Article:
It’s understandable that the casual fan could mistake the 2013 Ducks (or even the Blackhawks) as being the same as last year, given that there were no major acquisitions to either team last summer, but what that fan would be missing is that the core players were never the problem with these teams. Sure, both teams suffered from having key players who didn’t seem completely motivated and focused on winning last year in Ryan Getzlaf and Patrick Kane, and it’s certainly helped that both re-committed themselves to hockey (and fitness) in the offseason. But more than anything, these teams suffered from a lack of depth last season, from depth forward lines that couldn’t maintain the offensive momentum created by the first or second line, and dodgy depth defense pairs. Even the top-two lines in Chicago each seemed to have a player missing, diminishing the impact Jonathan Toews and Patrick Kane or Patrick Sharp and Marian Hossa could have together on the ice.
And that’s why Brandon Saad has just been so key in my opinion. He may not score as often as Toews or Kane, in part because he doesn’t get the power-play time they do (and in part because he’s not Toews or Kane), but don’t let that fool you into thinking he’s out of place on that top line. He’s not. In fact he looks perfectly molded to play in that exact spot, a Blackhawk through and through. While he’s bigger than the average finesse forward on the Blackhawks, that hasn’t affected his speed. He’s got the power in his first step as well as the top speed to keep up with Toews and Kane with no problems whatsoever. The size he has to go along with his excellent skating allows him to maintain the cycle with his line-mates as well, which is a big change from last year when the cycle would often die on the stick of the third forward on that line–again, diminishing the impact of Toews and Kane.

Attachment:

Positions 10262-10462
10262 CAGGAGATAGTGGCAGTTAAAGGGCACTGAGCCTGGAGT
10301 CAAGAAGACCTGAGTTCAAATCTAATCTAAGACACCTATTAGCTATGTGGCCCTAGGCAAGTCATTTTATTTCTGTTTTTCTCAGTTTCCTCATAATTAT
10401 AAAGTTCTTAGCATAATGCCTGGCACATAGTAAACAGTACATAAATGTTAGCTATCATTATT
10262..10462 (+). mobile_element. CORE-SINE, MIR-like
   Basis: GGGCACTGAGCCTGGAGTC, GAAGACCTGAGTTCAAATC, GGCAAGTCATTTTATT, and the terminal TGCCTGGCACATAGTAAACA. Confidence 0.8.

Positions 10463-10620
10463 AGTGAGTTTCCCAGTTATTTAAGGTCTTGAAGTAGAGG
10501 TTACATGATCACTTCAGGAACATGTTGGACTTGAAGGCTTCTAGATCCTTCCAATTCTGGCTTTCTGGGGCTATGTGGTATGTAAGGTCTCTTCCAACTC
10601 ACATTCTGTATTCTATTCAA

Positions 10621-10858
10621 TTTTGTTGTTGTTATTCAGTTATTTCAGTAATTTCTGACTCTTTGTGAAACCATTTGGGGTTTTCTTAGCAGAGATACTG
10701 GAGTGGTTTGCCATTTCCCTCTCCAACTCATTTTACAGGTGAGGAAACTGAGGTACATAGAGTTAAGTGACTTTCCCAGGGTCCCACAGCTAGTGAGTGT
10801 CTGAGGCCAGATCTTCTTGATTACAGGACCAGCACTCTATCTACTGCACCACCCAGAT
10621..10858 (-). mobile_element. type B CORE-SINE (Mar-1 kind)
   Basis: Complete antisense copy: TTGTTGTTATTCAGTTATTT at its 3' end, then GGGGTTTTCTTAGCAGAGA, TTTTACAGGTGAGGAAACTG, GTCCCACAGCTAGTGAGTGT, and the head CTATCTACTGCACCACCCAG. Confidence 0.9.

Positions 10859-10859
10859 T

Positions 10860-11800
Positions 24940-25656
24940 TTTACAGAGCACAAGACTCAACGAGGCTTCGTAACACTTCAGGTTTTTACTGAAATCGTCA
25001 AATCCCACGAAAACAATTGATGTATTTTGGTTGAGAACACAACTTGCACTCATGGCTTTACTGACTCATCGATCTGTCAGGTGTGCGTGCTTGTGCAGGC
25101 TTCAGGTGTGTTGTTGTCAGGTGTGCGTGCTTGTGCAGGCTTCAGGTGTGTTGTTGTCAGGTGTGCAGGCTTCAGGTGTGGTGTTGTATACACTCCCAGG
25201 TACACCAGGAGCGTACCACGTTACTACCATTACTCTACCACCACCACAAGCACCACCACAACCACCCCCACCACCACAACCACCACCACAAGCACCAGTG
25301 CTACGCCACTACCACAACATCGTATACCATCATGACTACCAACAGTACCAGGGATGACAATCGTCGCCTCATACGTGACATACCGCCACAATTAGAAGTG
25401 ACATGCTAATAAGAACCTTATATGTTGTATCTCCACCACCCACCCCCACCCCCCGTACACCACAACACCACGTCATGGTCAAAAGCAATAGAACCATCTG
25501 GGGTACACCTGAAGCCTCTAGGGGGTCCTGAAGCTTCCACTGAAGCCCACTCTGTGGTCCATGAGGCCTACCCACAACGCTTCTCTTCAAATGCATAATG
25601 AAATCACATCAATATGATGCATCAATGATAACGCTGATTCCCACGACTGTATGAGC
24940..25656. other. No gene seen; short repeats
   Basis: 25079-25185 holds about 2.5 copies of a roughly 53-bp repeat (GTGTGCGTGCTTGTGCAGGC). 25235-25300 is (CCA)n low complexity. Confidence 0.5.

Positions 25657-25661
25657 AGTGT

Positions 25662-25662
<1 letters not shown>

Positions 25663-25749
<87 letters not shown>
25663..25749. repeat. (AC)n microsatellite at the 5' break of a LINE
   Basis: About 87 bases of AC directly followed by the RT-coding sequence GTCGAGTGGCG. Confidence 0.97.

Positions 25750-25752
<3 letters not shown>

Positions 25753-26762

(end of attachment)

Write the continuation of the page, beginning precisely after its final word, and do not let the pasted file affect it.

Saad is just the perfect fit for that line (short of Dustin Byfuglien, who is one of a kind), the missing link who nearly completes Chicago’s top-six. He’s not just a good fill-in alongside top players, either. He’s not someone who does well playing on the wing with two stars, but who could never carry a top-line by himself, like maybe Pascal Dupuis for the Penguins. Saad already looks like a bonafide top-four or top-five forward himself, and he’s still a prospect. Fantastic draft pick, and a great compliment to Toews and Kane. I would say he’s as important to the Blackhawks’ success this season as anyone.